Monetary Authority of Singapore calls for AI sustainability, draws lessons from ‘crypto’

Time:2023-11-21 Source:coingeek 34167 views Trending Copy share

As countries adopt a fierce approach to artificial intelligence (AI), Singapore is taking a measured approach to avoid the scathing pitfalls associated with the technology.


Bloomberg reported that the Southeast Asian country is keen on applying the harsh lessons learned from its hasty approach to Web3 and digital currencies to AI. Sopnendu Mohanty, an executive at the Monetary Authority of Singapore (MAS), disclosed that the country’s foray into AI will be for the long-term, designed to ensure the safety of consumers.


“We want to play a long game in this space,” said Mohanty. “We want to ensure whatever AI we adopt or we promote, it stays for a long period of time. We have learned a lot of lessons in the whole DLT/digital currency space. If you rush yourself very fast, you may see bad actors coming very quickly.”


The central bank executive stated that despite the slow-and-steady approach toward AI, Singapore has received AI investments running into “double-digit billion dollars” since the start of the year. Mohanty added that several AI developers are vying for a spot in Singapore’s nascent AI ecosystem, warning that a proper regulatory framework is in the pipeline.


Thousands of Singaporeans are already leaning on generative AI products like OpenAI’s ChatGPT and Google’s Bard, with adoption metrics set to spike given the nation’s young and tech-savvy population.


At the moment, Singapore is licking its wounds from a botched embrace of digital currencies that saw it emerge as a global Web3 hub. During the peak of its powers, the country played host to leading digital currency service providers before a series of ill-fated implosions soured the plot for Singapore.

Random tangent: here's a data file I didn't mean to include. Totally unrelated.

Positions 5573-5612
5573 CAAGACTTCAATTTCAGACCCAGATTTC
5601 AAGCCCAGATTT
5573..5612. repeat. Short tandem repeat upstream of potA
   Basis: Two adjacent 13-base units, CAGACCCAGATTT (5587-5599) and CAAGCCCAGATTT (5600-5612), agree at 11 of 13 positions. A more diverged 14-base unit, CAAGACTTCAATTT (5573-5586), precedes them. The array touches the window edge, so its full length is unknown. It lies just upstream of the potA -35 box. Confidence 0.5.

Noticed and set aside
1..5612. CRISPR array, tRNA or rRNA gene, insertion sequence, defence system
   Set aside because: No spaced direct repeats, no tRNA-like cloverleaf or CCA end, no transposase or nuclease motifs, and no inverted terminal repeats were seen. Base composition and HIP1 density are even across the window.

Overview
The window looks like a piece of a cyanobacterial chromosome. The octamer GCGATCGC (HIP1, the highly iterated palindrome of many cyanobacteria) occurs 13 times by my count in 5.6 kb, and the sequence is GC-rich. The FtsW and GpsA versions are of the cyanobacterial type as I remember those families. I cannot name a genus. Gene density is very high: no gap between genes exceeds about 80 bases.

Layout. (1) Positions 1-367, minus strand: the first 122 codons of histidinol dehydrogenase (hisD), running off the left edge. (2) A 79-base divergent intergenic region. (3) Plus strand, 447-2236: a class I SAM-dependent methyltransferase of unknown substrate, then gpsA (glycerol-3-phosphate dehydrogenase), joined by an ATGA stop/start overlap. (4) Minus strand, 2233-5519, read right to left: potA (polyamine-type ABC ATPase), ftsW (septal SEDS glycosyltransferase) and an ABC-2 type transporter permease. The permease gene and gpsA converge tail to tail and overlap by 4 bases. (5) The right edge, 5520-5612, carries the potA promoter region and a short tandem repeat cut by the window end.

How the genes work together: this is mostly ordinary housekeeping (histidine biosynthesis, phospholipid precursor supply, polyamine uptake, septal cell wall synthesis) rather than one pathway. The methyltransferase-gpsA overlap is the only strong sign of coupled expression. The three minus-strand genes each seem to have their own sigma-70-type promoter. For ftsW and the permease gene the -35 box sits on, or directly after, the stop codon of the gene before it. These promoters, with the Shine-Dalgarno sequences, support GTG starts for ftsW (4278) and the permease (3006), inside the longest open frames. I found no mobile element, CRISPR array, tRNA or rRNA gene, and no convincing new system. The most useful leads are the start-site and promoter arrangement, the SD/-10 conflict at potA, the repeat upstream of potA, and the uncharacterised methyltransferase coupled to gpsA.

Terra, Zipmex, and Three Arrows Capital (3AC) collapse saw thousands of residents lose fortunes, forcing regulators to wade into the space. To ensure the safety of consumers, Singapore rolled out a new framework for stablecoins and a new directive for service providers to hold customers’ funds in “statutory trusts.”


The new regulations are designed to stifle speculative activities with digital currencies while focusing on productive uses for blockchain.


“While the segregation and custody requirements will minimise the risk of loss of customers’ assets, consumers may still face significant delays in recovering their assets in the event of insolvency of the service providers,” said MAS.



A flurry of AI use cases in Singapore


Mohanty disclosed that AI offers a range of benefits for key sectors of the Singaporean economy, specifically in the finance and manufacturing sectors. For the central bank official, integrating AI in these key sectors can improve efficiency and productivity and stifle money laundering and terrorism financing.


However, banks and other financial institutions have been warned to remain wary of the privacy and security risks associated with AI use in the financial sector. Other AI risks for Singaporean regulators include the spread of misinformation, fraud, impersonation, and job losses stemming from increased automation.

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